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Ganga Kuer Vs. Sukhjit Singh and ors. - Court Judgment

LegalCrystal Citation
SubjectProperty;Civil
CourtAllahabad
Decided On
Reported inAIR1941All163
AppellantGanga Kuer
RespondentSukhjit Singh and ors.
Excerpt:
- - if the order of the court below is maintained, the claim of the appellant would be deemed to have been satisfied......fee was payable in accordance with article 11, schedule 2. tinder section 13 of the act, every claim decreed or undecreed against the landlord unless -made within the time and in the manner required by the act is deemed for all purposes and on all occasions to have been duly discharged. if the order of the court below is maintained, the claim of the appellant would be deemed to have been satisfied. if however the claim of the appellant had been within time, and had been adjudicated upon, the final order of the court would have had the force of a decree of a civil court of competent jurisdiction : vide section 14 of the act.2. the encumbered estates act has laid down a special procedure which has to be followed by all creditors who have any claims against the landlord who has made an.....
Judgment:

Mohammad Ismail, J.

1. This is an appeal from an order of the learned District Judge, Farrukhabad. The respondent, Sukhjit Singh and several other persons made an application under Section 4, Encumbered Estates Act, which was forwarded in due course to the Special Judge. The Special Judge in pursuance of the direction laid down in Section 9 of the Act, called upon all persons having claims in respect of private debts, both decreed and undecreed, against the person or the property of the landlord to present to the Special Judge within three months from the date of the publication of the notice, written statements of their claims. The appellant presented her claim after the expiry of time allowed by law. The written statement was therefore rejected. The appellant then preferred an appeal to the Court of the District Judge and preliminary objection was raised that the memorandum of appeal was not properly stamped. The learned District Judge upheld the objection and decided that an ad valorem court fee should have been paid. The appellant has now come up to this Court in appeal. It is argued by him that the order of the Court below is erroneous and that the order of the Special Judge declining to accept his written statement was only an order which did not have the force of a decree and therefore the court fee was payable in accordance with Article 11, Schedule 2. tinder Section 13 of the Act, every claim decreed or undecreed against the landlord unless -made within the time and in the manner required by the Act is deemed for all purposes and on all occasions to have been duly discharged. If the order of the Court below is maintained, the claim of the appellant would be deemed to have been satisfied. If however the claim of the appellant had been within time, and had been adjudicated upon, the final order of the Court would have had the force of a decree of a civil Court of competent jurisdiction : vide Section 14 of the Act.

2. The Encumbered Estates Act has laid down a special procedure which has to be followed by all creditors who have any claims against the landlord who has made an application under Section 4 and whose case has been forwarded to the Special Judge under Section 6. The rejection of a written statement beyond the time prescribed by the Act cannot have the force of a decree of a civil Court. It is only when an order is passed under Section 14 that the order becomes a decree. In my opinion, the creditor who is aggrieved by an order of the special Judge rejecting his written statement is entitled to appeal on payment of court-fee payable under Article 11, Schedule 2. Unless and until the Act specifically declares such an order to have the force of a decree there is no reason why a higher court-fee should be demanded. This view was taken by a Bench of the Oudh Court in Sukkhu v. Nand Bahadur Singh ('39) 26 A.I.R. 1939 Oudh 43. The decision of the Full Bench in Jagdish Pratap Bahadur Singh v. Udai Pratap Bahadur Singh : AIR1938All97 had no application to the facts of this case because in that case the special Judge had passed an order under Section 14 of the Act and the appeal was against that order which had the force of a decree. The attention of the learned District Judge was drawn to the Oudh case but he declined to follow it although he agreed that the facts of that case were similar to those of this case.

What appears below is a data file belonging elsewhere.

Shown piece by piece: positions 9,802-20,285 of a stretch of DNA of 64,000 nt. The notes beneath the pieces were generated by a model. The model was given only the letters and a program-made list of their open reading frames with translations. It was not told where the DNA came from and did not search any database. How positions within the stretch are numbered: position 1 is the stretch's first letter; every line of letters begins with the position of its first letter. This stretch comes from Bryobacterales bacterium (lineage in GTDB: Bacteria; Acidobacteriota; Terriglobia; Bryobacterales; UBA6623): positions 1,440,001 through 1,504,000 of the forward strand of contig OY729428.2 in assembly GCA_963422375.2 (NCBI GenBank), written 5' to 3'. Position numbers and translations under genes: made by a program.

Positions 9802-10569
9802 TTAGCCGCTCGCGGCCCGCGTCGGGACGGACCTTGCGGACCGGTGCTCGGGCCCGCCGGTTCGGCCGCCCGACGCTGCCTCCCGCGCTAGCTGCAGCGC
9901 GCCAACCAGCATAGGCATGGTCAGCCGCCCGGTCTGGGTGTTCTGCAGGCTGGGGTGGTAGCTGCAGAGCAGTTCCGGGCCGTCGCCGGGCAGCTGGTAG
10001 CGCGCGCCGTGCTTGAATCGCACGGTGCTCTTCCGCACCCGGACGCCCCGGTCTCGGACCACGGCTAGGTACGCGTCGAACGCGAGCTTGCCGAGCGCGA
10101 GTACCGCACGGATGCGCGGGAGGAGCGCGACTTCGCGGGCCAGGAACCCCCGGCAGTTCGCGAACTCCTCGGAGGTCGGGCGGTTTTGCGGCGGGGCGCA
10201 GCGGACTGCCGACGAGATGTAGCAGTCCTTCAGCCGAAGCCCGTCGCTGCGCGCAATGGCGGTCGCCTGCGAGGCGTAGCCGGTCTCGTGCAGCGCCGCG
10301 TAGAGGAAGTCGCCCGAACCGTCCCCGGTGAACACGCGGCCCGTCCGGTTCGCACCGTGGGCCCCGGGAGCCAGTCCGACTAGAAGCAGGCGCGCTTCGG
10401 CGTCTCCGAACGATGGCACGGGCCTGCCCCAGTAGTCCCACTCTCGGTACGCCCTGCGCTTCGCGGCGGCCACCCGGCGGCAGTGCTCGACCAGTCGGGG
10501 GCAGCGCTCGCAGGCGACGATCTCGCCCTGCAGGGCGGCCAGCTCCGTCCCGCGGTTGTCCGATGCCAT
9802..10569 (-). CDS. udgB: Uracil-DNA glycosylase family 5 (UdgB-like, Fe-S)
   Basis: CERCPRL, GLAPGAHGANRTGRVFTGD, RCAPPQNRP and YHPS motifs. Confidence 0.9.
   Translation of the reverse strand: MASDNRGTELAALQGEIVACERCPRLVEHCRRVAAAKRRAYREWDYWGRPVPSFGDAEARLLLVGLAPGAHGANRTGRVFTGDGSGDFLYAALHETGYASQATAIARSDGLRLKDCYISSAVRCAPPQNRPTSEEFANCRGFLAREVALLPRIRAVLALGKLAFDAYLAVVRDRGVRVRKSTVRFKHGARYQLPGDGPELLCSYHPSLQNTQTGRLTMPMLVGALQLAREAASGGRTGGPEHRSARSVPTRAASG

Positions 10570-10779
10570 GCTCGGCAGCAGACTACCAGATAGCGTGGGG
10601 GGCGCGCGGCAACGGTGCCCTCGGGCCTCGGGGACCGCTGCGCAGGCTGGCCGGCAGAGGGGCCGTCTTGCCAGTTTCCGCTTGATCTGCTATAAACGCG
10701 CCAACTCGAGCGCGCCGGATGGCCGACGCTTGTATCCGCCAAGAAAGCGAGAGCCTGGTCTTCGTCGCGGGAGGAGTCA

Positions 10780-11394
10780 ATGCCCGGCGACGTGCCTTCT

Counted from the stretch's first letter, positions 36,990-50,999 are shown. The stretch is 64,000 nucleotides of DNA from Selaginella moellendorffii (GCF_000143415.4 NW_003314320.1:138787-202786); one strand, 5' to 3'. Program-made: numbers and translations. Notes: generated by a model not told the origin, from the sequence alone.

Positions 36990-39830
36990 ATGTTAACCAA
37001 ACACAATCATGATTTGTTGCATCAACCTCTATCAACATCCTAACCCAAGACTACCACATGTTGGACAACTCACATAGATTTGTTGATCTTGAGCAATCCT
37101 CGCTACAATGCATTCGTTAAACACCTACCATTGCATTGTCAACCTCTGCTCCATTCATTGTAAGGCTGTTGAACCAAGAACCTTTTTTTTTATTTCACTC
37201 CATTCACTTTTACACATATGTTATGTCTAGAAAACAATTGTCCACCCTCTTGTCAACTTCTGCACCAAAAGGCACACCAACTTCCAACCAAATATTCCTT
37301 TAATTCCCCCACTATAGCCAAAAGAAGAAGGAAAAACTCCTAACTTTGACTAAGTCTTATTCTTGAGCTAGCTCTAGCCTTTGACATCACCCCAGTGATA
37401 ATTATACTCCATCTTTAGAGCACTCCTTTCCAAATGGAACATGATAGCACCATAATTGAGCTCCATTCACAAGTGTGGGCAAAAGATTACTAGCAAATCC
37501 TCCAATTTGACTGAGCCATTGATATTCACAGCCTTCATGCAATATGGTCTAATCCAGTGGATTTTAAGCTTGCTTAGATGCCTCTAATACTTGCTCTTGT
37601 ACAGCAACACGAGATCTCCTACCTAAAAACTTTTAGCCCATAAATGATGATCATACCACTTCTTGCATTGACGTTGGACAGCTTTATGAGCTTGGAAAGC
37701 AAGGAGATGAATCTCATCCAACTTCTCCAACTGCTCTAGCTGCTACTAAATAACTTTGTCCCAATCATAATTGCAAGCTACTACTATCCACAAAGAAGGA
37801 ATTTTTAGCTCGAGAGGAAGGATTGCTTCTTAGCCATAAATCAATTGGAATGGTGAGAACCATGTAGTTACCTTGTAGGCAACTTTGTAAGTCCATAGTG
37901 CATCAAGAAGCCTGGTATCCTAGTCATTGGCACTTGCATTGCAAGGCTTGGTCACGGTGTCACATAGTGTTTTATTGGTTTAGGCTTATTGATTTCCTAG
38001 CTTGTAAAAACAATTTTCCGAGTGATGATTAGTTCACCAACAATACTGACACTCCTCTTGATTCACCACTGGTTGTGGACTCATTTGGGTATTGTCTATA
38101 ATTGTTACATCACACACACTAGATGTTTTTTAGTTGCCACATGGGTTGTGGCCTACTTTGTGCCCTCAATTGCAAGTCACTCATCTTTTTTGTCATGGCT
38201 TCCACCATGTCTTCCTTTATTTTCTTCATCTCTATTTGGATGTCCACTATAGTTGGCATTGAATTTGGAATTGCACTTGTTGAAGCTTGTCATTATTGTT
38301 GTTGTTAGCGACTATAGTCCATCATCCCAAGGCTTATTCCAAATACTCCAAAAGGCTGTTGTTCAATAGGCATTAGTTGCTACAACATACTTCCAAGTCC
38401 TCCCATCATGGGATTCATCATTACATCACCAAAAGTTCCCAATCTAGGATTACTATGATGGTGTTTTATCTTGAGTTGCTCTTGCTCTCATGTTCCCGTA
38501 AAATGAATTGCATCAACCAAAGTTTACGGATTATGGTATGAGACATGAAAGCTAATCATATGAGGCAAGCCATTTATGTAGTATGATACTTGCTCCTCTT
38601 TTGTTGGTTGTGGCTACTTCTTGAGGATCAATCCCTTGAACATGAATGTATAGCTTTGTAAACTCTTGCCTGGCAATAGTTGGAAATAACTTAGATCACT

3. The analogy given by the learned District Judge appears to me to be inappropriate. If a claim is filed on the basis of a time-barred debt and an objection is taken about limitation and the trial Court frames a preliminary issue on the point of limitation and dismisses the suit holding the claim to be time barred, the appeal from the decision of the trial Court no doubt will have to bear full court fee stamp calculated on the valuation of the appeal. But in such a case the decision of the Court will be a decree. The orders of the Special Judge however have been given the force of a decree of a competent Court by virtue of the provisions of the Encumbered Estates Act. The order passed under Section 14 therefore is to be treated as a decree. There is no such provision however with regard to an order coming within the purview of Section 13 of the Act. In my opinion, the order of the Court below is erroneous. I accordingly hold that the court-fee paid on the memorandum of appeal is sufficient. For the reasons given above, I allow the appeal, set aside the order of the Court below and remand the appeal to the learned District Judge to be registered under its original number and decided according to law. No one appears on behalf of the respondents, I therefore allow no costs.


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